PARKINSON RESEARCH INSTITUTE

Published Articles and Studies


Article Published about the Effect of Memory Clubs on Cognitive Function

Journal of Neurodegenerative Diseases Publishes Article by PRI Director

Parkinson Research Institute Article Published in Biological Systems: Open Access

PRI Article Named one of the "Top 6 Articles in Internal Medicine" by Lippincott Williams & Wilkins

Parkinson Research Institute Publishes Article in the December issue of the Southern Medical Journal 


Future Areas of Enquiry 

Prevalence of PD in the State of Wisconsin

Although statistics have been reported estimating the prevalence of PD, a county-by-county comparison of PD rates in the state of Wisconsin has yet to be undertaken. Knowledge about the prevalence of a disease is important for many reasons. First, it is important to have accurate prevalence statistics, since health-care policy, allocation of funding resources, and public health planning and dissemination of information are all reliant on such data.

Further, PD appears to be an under-diagnosed illness. Often, it is only until frank symptoms appear that most primary care physicians consider medical options that can improve the quality of life of patients. This is unfortunate because earlier treatment could contribute to better long-term outcomes.

Importantly, we know through outreach efforts originating from the Wisconsin Parkinson Association that there are specific areas within the state with atypically high rates of PD. Research collaborators at the Regional Parkinson Center have noted an unusually high number of persons who live in the Fox Valley River area who have PD. This observation points to the possibility that there may be environmental risk factors to which residents of Fox Valley have been exposed. To our knowledge, no such statewide study of PD has been conducted. 

Therefore, identifying areas throughout the state with high and low prevalence of PD, using solid epidemiological techniques, is germane. Mapping analysis will enable researchers to examine commonalities in these high-PD areas, such as environmental exposures, lifestyle factors, genetic factors, and background characteristics that may play a role in the etiology and onset of PD.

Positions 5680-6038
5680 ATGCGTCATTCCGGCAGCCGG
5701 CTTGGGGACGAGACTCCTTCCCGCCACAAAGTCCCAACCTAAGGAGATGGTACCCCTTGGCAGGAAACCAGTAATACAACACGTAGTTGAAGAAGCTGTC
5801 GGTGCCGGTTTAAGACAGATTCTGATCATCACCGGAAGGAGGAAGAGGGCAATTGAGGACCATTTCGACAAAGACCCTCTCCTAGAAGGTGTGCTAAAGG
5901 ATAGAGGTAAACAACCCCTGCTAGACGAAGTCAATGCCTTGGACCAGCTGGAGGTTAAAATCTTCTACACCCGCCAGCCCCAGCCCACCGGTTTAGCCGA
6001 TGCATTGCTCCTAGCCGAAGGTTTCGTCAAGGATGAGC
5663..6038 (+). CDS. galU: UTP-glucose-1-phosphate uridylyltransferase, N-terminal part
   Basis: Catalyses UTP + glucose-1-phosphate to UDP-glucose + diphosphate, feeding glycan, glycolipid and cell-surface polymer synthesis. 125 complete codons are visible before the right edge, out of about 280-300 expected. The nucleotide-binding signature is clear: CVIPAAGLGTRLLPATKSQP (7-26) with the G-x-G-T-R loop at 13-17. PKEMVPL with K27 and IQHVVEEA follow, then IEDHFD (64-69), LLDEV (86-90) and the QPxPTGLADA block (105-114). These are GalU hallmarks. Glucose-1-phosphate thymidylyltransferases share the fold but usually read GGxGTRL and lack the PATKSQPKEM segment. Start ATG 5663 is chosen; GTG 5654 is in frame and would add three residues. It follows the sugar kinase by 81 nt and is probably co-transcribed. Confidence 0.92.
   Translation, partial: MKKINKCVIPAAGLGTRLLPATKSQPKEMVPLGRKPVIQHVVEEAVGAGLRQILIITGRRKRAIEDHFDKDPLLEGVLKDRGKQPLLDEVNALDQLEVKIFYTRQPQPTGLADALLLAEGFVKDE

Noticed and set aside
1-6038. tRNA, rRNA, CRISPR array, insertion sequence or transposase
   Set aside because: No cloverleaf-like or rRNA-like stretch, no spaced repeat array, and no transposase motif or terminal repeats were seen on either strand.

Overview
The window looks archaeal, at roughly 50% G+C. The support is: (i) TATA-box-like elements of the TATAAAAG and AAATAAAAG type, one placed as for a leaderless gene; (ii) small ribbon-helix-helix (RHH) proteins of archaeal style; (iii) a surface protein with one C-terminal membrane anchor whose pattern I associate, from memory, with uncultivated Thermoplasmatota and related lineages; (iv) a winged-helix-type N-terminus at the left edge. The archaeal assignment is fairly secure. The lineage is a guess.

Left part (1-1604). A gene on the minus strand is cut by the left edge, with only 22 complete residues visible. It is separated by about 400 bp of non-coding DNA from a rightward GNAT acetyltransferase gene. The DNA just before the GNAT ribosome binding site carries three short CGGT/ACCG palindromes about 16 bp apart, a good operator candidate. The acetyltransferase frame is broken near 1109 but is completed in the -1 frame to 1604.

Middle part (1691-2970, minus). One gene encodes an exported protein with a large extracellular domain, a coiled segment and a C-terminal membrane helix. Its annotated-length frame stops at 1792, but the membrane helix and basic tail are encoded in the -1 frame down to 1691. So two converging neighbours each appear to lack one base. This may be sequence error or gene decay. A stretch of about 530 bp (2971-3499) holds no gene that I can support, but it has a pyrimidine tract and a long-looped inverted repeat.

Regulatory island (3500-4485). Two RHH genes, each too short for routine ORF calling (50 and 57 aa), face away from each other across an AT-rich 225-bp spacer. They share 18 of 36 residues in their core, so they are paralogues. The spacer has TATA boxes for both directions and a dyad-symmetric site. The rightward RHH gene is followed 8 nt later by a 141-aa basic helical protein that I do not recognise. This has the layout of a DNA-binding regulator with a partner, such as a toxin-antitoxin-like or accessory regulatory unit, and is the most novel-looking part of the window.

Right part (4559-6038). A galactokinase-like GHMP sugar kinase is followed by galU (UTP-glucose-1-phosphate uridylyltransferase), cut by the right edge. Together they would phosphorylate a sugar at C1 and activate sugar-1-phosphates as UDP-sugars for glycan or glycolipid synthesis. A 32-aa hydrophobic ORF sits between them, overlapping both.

County-by-county prevalence studies will provide the means to examine areas hardest hit by PD and give clues as to factors that might be responsible for the higher prevalence.

Identifying standards for palliative care in Parkinson disease and its effects on caregivers
 

The Regional Parkinson Center treats more than 5,700 Parkinson patients annually and estimates that approximately one patient per week dies of complications due to this progressive neurological disorder. Physicians and health-care providers lack guiding information on the palliative issues of chronic illness, especially in the end-of-life care for persons with PD. Collecting data from patients and caregivers would help to address specific questions about the availability and quality of palliative care for persons with PD and the impact that palliative support or lack of support has on caregiver stress.

Perception of functional improvements in PD symptoms as a result of posture and gait retaining therapy

PD is known to cause stooped posture, propulsive gait and retropulsion, all of which can cause injury from falls. When conducted, this study hopes to identify how PD patients may benefit from a gait and posture re-training program and to measure the duration of benefits that the patients experience.